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Title: A null-steering viewpoint of interferometric SAR

Abstract

Interferometric synthetic aperture radar (IFSAR) extends the two-dimensional imaging capability of traditional synthetic aperture radar to three-dimensions by using an aperture in the elevation plane to estimate the 3-D structure of the target. The operation of this additional aperture can be viewed from a null-steering point of view, rather than the traditional phase determination point of view. Knowing that IFSAR can be viewed from the null-steering perspective allows one to take advantage of the mathematical foundation developed for null-steering arrays. In addition, in some problems of interest in IFSAR the null-steering perspective provides better intuition and suggests alternative solutions. One example is the problem of estimating building height where layover is present.

Authors:
Publication Date:
Research Org.:
Sandia National Labs., Albuquerque, NM (US); Sandia National Labs., Livermore, CA (US)
Sponsoring Org.:
US Department of Energy (US)
OSTI Identifier:
755624
Report Number(s):
SAND99-3220C
TRN: AH200021%%59
DOE Contract Number:
AC04-94AL85000
Resource Type:
Conference
Resource Relation:
Conference: IEEE Geoscience and Remote Sensing Symposium 2000, Honolulu, HI (US), 07/24/2000--07/28/2000; Other Information: PBD: 2 May 2000
Country of Publication:
United States
Language:
English
Subject:
47 OTHER INSTRUMENTATION; RADAR; INTERFEROMETRY; THREE-DIMENSIONAL CALCULATIONS; DATA ANALYSIS; BUILDINGS; HEIGHT

Citation Formats

BICKEL,DOUGLAS L. A null-steering viewpoint of interferometric SAR. United States: N. p., 2000. Web.
BICKEL,DOUGLAS L. A null-steering viewpoint of interferometric SAR. United States.
BICKEL,DOUGLAS L. Tue . "A null-steering viewpoint of interferometric SAR". United States. doi:. https://www.osti.gov/servlets/purl/755624.
@article{osti_755624,
title = {A null-steering viewpoint of interferometric SAR},
author = {BICKEL,DOUGLAS L.},
abstractNote = {Interferometric synthetic aperture radar (IFSAR) extends the two-dimensional imaging capability of traditional synthetic aperture radar to three-dimensions by using an aperture in the elevation plane to estimate the 3-D structure of the target. The operation of this additional aperture can be viewed from a null-steering point of view, rather than the traditional phase determination point of view. Knowing that IFSAR can be viewed from the null-steering perspective allows one to take advantage of the mathematical foundation developed for null-steering arrays. In addition, in some problems of interest in IFSAR the null-steering perspective provides better intuition and suggests alternative solutions. One example is the problem of estimating building height where layover is present.},
doi = {},
journal = {},
number = ,
volume = ,
place = {United States},
year = {Tue May 02 00:00:00 EDT 2000},
month = {Tue May 02 00:00:00 EDT 2000}
}

Conference:
Other availability
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  • The determination of elevation models of buildings using interferometric synthetic aperture radar (IFSAR) is an important area of active research. The focus of this paper is on some of the unique scattering mechanisms that occur with buildings and how they affect the IFSAR height measurement and the coherence. The authors will show by theory and examples that the various data products obtained from IFSAR can be used to aid in interpreting building height results. They will also present a method that they have used successfully in mapping buildings in Washington D.C.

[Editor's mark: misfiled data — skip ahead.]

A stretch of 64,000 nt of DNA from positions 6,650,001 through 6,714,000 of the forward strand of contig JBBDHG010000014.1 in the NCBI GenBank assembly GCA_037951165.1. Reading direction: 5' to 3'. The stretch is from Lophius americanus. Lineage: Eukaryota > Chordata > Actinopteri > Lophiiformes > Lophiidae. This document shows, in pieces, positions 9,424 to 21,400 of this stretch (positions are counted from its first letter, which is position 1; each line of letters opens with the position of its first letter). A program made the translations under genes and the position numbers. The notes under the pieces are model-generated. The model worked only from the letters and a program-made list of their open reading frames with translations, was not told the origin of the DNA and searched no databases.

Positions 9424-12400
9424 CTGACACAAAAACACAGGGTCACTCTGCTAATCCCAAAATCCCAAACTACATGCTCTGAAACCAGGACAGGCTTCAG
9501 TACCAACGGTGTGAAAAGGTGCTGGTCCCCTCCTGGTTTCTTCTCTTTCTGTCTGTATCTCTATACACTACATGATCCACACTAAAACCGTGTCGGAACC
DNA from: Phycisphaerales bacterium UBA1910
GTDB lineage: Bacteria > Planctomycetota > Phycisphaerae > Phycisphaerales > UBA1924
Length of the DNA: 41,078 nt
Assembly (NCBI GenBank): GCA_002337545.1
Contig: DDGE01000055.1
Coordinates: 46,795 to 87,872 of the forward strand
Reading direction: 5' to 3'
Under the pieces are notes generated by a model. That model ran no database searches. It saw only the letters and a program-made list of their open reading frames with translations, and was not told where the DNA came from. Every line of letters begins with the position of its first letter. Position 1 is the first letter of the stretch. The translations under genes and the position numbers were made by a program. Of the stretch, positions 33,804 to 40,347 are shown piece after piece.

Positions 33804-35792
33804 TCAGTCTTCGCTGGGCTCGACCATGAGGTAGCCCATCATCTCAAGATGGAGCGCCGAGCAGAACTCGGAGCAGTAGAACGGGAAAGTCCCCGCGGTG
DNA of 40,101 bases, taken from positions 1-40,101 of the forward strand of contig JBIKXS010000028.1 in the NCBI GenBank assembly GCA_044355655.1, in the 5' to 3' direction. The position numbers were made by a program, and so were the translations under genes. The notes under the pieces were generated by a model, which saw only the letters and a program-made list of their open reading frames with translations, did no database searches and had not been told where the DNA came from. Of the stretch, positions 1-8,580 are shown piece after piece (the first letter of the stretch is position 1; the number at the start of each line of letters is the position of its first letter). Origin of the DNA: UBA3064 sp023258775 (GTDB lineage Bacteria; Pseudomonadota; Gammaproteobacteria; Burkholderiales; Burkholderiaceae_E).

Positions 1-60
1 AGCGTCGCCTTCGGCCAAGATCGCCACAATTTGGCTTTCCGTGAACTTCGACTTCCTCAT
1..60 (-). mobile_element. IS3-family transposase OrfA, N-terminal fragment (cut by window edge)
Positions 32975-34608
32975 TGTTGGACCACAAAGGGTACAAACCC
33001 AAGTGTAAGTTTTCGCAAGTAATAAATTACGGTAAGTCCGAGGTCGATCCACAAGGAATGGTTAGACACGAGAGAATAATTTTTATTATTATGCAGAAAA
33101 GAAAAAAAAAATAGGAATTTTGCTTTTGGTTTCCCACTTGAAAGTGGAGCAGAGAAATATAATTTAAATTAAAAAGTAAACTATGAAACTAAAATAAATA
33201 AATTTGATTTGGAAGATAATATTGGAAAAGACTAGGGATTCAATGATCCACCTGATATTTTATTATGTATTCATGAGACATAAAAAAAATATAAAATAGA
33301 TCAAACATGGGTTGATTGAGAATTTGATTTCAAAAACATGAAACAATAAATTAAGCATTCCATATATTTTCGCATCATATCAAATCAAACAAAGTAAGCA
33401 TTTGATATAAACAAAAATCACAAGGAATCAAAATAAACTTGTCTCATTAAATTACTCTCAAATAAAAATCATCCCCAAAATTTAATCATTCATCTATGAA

• The classification utility of a dual-antenna interferometric synthetic aperture radar (IFSAR) is explored by comparison of maximum likelihood classification results for synthetic aperture radar (SAR) intensity images and IPSAR intensity and coherence images. The addition of IFSAR coherence improves the overall classification accuracy for classes of trees, water, and fields. A threshold intensity-coherence classifier is also compared to the intensity-only classification results.
  • Interferometric fringe maps are generated by accurately registering a pair of complex SAR images of the same scene imaged from two very similar geometries, and calculating the phase difference between the two images by averaging over a neighborhood of pixels at each spatial location. The phase difference (fringe) map resulting from this IFSAR operation is then unwrapped and used to calculate the height estimate of the imaged terrain. Although the method used to calculate interferometric fringe maps is well known, it is generally executed in a post-processing mode well after the image pairs have been collected. In that mode ofmore » operation, there is little concern about algorithm speed and the method is normally implemented on a single processor machine. This paper describes how the interferometric map generation is implemented on a distributed-memory parallel processing machine. This particular implementation is designed to operate on a 16 node Power-PC platform and to generate interferometric maps in near real-time. The implementation is able to accommodate large translational offsets, along with a slight amount of rotation which may exist between the interferometric pair of images. If the number of pixels in the IFSAR image is large enough, the implementation accomplishes nearly linear speed-up times with the addition of processors.« less
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